With major domestic airline operators such as Air India and IndiGo placing two of the world’s largest aircraft orders with Airbus and Boeing, the Indian MRO industry’s total size is expected to grow substantially from about $1.7 billion in 2021 to about $4 billion by 2031.

Another challenge for the Indian aviation sector has been scarcity of spare parts and global supply chain issues. The flight operations have been impacted and now the Indian airlines are turning to local suppliers for non-critical aircraft components, according to industry insiders. According to executives at Air India and IndiGo, the trend prevalent in the US, is being adopted by the Indian aviation sector, as it promises cost and time benefits for the carriers.

At the Aero MRO 2023 event, industry executives said that the substantial orders placed by Indian airlines for planes would not only lead to a sizable fleet, but will enable domestic carriers negotiate favourable terms with lessors for leasing aircraft and the use of local non-critical parts, which will save over 40% cost. The availability time for some parts will also reduce from six months to under 30 days.

Sisira Kanta Dash, Air India’s chief technical officer, said, “I had to import paper used for printers in an aircraft … Why can’t I use local paper? Even the stickers on table or toilet buffers or soap dispenser bottles… These are small things we are looking at. If it is not a critical part, it should be acceptable. In certain leases, I made it a point to write it down that non-critical parts should be accepted. We are in the process of getting approvals.” In aviation parlance, non-critical parts of an aircraft are covered under Part 21 of the Parts Manufacturer Approval, which mandates compliance for sourcing product, appliances and parts with applicable designs via authorized entities.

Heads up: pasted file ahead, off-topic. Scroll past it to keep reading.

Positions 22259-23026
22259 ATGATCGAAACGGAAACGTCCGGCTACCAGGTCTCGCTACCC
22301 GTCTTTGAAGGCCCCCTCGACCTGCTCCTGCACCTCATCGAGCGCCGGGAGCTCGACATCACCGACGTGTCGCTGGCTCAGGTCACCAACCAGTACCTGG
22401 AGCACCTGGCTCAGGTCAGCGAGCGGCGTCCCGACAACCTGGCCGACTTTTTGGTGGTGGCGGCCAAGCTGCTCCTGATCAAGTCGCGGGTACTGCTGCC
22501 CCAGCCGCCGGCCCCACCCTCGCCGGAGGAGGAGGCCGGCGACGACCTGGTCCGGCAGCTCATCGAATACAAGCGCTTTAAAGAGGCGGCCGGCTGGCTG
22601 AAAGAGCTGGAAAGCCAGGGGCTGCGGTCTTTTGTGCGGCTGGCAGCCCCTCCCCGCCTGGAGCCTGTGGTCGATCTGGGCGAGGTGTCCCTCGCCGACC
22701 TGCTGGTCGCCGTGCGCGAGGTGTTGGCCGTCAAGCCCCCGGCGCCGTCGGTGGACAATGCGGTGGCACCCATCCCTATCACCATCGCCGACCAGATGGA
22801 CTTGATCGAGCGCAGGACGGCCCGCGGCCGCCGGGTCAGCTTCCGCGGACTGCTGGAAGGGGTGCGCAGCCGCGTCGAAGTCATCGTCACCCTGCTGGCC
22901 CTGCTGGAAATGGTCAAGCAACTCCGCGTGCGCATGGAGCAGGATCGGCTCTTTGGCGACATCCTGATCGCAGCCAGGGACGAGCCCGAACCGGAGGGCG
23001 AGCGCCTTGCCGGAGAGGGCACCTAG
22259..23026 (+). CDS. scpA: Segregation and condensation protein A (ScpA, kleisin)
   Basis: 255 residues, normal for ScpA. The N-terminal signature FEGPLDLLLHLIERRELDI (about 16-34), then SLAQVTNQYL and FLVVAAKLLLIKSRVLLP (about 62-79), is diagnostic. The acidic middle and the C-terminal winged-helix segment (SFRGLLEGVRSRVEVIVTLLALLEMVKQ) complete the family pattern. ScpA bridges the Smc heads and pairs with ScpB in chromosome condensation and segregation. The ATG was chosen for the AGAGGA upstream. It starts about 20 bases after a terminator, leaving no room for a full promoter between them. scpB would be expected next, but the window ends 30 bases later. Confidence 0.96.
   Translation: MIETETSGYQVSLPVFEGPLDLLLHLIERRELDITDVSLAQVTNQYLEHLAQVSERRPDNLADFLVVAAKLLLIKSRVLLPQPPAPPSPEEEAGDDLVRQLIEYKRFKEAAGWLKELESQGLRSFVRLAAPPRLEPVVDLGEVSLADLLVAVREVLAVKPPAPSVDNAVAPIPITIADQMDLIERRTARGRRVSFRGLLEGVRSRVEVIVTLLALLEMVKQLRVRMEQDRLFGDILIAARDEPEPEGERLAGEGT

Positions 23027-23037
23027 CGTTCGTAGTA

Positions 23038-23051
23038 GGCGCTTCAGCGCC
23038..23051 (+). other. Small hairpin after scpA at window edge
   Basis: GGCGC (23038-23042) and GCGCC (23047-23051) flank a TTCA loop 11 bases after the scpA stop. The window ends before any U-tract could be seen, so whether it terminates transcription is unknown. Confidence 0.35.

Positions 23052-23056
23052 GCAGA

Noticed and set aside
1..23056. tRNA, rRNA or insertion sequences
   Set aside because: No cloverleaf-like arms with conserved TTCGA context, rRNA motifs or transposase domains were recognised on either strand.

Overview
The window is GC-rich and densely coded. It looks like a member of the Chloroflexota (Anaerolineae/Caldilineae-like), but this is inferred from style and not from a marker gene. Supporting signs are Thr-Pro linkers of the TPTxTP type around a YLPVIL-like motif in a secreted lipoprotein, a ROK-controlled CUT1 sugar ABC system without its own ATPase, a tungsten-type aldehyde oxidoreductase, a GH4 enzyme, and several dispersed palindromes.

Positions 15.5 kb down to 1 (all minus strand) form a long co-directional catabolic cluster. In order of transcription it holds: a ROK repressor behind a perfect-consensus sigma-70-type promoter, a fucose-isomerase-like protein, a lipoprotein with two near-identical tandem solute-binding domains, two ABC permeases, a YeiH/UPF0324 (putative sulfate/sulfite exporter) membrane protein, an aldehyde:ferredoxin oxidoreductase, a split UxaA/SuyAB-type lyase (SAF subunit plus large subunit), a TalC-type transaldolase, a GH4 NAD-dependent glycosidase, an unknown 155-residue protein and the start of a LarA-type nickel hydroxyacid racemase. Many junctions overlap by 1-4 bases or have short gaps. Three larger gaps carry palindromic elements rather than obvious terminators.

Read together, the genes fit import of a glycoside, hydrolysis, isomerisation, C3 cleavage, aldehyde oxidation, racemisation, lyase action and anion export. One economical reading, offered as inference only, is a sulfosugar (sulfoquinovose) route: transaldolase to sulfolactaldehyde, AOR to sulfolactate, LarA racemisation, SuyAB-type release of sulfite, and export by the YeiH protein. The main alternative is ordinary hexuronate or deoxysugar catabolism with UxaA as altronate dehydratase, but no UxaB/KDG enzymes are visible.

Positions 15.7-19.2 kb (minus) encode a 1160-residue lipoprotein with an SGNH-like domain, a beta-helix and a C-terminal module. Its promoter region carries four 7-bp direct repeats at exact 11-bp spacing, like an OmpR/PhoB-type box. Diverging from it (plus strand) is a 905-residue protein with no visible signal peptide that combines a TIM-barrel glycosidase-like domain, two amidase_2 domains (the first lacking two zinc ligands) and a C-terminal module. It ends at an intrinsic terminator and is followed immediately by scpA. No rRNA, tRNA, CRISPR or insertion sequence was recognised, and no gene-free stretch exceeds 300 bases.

“It is the way forward. Acceptability is coming. A few years ago we started the project at IndiGo to identify non-critical items like paper, or non-critical, non-load carrying items for cabins. We now have in-house capability to make a part and use it on our aircraft,” Parichay Datta, vice president and deputy head of engineering, IndiGo, said. IndiGo has also started a process to seek approvals from the Directorate General of Civil Aviation for buying non-critical, non-structural items two years ago, and used indigenous such parts for its aircraft. The largest airline is a witness to several instances whereby the airline had to wait for OEM (original equipment manufacturer) to send small parts while the galleys and seats were made.

Datta added, “We did not see any resistance from the regulator. In fact, they were very forthcoming to give us approvals. We started with some parts, we will carry on many more non-structural non-critical items within the cabin.”

The third-party or in-house production approach of non-critical parts is also helpful for airlines which are using older aircraft, and the small parts are no longer available in the market or are in short supply, executives added. In view of the rising demand for these parts, the Indian maintenance, repair and overhaul industry is also preparing to build capacity for the same. Bharat Malkani, President, MRO Association of India said, “The association is ready to pursue to build the small parts which are acceptable to the Indian airlines industry, but we will need clarity from the airlines in what is acceptable in the initial phases of design and production itself.”